Wednesday, September 5, 2012

My (Imaginary) Sight & Sound Ballot

The big story in the cinephile world is obviously Sight & Sound magazine's once-a-decade poll on the greatest films of all time.  Since everybody's critiquing it and making their own suggestions, I figured I'd share my own list, if I was ever so lucky as to be asked for it.

I am an inveterate list-maker, so what follows does reflect some serious thought and many changes and revisions.  (I actually have a big list of greatest movies that I'm constantly updating--which is probably a weird thing to have, but if blogging has taught me anything, it's that I'm not alone in this practice.)  However, I freely admit that the extent of my knowledge and experience in the world of cinema is limited, probably (hopefully!) more limited than anyone who actually participated in the poll, so I make no claim that my list is better than the poll's results, nor anyone else's personal list.  There is, of course, no such thing as the "Greatest Movie Ever Made," so all lists such as this are merely games which help us discover/decide what aesthetic ideals we value.  

My list has no overarching ideals to it except my own response to the movies themselves.  I wouldn't describe the list as my "favorite" movies, because that word suggests to me those movies which I most enjoy watching again and again, but I have not tried to list those movies which are most "historically important" either.  These films are those which have impressed me most strongly with their aesthetic brilliance and emotional power; they have left me in awe and altered the way I see the world.  I present them here with no further detail or explanation; each film deserves volumes devoted to it, and I would need to write at least a post for every one or nothing at all, so I have opted for nothing at all.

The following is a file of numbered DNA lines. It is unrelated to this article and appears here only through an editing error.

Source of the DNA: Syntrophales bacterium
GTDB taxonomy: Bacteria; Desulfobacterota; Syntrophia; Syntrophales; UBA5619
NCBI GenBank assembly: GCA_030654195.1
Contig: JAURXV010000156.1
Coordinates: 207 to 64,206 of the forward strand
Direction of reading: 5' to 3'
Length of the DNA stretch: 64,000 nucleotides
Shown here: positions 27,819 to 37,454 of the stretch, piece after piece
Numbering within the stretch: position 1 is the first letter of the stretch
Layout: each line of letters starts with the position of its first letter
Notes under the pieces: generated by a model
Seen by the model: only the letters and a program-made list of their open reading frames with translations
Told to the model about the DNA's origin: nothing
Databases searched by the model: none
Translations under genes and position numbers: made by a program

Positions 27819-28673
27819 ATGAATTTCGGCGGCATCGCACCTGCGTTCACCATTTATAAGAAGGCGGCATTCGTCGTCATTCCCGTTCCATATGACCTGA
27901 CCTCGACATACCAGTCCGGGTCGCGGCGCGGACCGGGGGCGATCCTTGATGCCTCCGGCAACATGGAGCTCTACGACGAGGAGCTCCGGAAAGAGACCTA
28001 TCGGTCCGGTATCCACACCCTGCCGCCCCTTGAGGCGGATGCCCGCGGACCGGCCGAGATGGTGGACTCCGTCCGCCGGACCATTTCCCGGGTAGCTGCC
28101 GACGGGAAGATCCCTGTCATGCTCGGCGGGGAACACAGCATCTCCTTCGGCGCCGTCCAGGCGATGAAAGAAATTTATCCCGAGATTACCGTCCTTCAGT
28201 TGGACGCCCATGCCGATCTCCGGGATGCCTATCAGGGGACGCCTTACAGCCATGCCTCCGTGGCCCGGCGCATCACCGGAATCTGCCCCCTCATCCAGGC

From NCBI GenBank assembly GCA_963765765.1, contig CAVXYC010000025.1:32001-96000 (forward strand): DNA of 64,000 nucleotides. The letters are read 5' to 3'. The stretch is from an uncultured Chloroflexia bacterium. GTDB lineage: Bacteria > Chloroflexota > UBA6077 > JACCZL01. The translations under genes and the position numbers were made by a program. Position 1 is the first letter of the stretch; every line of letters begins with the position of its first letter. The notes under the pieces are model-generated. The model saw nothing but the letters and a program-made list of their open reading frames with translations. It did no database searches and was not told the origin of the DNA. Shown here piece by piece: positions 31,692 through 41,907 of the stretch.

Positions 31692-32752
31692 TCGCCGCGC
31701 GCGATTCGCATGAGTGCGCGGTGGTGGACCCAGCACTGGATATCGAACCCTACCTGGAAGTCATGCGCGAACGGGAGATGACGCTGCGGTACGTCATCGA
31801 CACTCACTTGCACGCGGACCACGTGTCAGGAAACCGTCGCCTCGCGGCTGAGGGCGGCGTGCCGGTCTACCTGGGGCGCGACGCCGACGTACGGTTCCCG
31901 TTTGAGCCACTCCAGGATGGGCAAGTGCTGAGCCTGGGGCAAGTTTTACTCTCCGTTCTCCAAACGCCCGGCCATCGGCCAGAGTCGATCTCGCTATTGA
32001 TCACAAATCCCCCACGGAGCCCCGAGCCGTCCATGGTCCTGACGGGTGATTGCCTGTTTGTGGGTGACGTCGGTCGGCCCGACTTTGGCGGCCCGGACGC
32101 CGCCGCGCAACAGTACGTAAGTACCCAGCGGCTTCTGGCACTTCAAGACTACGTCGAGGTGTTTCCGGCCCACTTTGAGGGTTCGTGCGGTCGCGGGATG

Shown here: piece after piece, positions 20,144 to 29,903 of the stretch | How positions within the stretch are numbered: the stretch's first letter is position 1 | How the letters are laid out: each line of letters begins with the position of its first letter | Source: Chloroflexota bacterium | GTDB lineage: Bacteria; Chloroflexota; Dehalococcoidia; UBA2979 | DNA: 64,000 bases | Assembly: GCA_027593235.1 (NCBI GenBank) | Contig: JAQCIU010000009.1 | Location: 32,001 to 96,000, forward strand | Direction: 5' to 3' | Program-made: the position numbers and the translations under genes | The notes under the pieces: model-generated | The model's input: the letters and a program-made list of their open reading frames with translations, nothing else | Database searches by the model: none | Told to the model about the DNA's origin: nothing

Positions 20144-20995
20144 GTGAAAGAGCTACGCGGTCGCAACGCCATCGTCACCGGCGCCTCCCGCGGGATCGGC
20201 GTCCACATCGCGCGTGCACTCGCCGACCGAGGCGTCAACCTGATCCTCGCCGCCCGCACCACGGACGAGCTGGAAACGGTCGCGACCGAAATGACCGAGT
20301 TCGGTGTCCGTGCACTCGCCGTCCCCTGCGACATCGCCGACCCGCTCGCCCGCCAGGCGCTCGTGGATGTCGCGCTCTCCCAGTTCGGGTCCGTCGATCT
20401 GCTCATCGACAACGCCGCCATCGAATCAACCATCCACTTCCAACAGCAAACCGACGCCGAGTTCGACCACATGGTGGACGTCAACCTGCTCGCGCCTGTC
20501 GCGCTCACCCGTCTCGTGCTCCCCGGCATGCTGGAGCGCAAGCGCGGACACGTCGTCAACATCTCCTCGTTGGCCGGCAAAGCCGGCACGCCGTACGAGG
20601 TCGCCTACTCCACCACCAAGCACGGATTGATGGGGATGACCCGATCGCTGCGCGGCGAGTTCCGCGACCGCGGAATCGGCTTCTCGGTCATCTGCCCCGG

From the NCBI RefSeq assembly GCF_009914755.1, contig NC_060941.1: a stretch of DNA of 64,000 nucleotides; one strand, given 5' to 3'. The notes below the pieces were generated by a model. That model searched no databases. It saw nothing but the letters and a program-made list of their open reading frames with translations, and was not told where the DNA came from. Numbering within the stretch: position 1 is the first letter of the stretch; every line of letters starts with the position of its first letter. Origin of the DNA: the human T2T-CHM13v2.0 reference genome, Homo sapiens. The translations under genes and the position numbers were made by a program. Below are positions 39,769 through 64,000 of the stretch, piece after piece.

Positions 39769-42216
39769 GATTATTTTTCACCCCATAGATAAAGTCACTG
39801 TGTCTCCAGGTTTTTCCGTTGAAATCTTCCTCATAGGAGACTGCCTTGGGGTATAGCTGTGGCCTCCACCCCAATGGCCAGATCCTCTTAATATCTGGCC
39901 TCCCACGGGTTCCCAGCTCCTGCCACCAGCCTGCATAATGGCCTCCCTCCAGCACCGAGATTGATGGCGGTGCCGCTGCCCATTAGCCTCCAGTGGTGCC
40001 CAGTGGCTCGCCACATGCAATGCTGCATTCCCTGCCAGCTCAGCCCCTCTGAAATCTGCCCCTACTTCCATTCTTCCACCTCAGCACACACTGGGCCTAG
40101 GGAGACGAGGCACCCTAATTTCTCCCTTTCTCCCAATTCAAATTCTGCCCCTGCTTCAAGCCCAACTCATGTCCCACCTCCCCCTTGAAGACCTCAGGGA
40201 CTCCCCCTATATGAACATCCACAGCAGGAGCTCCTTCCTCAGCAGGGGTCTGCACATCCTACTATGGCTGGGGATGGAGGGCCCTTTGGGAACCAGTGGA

So, as of September 2012, this is my list of the 10 Greatest Films of All Time:

1. Andrei Rublev (Andrei Tarkovsky, 1966)
2. Sunrise (F.W. Murnau, 1927)
3. Citizen Kane (Orson Welles, 1941)
4. M (Fritz Lang, 1931)
5. The Rules of the Game (Jean Renoir, 1939)
6. It's a Wonderful Life (Frank Capra, 1946)
7. On the Waterfront (Elia Kazan, 1954)
8. The Godfather: Part II (Francis Ford Coppola, 1974)
9. The Seventh Seal (Ingmar Bergman, 1957)
10. The Tree of Life (Terrence Malick, 2011)

OK, just two lines of explanation:  If I had to justify with one film the ability of cinema to present beauty and humanity in the face of the vast wasteland of vulgar, obscene, and commercial junk that we are so often swamped with, I would choose Sunrise.  If I had to justify film as an art form which can express the beauties and terrors of human existence on a level comparable to the other great arts--a film to mention in the same breath with Beethoven's Fifth Symphony, Hamlet, or the Sistine Chapel--I would choose Andrei Rublev.

And just because ten is too small a number, here are ten more films, in alphabetical order, which could on another day have made it into my Top 10:

2001: A Space Odyssey (Stanley Kubrick, 1968)
The General (Clyde Bruckman, Buster Keaton, 1926)
High Noon (Fred Zinneman, 1952)
Magnolia (Paul Thomas Anderson, 1999)
The Man Who Shot Liberty Valance (John Ford, 1962)
The Passion of Joan of Arc (Carl Theodor Dreyer, 1928)
The Red Shoes (Michael Powell, Emeric Pressburger, 1948)
The Seven Samurai (Akira Kurosawa, 1954)
Singin' in the Rain (Stanley Donen, Gene Kelly, 1952)
The Third Man (Carol Reed, 1949)

(actually posted April 2015)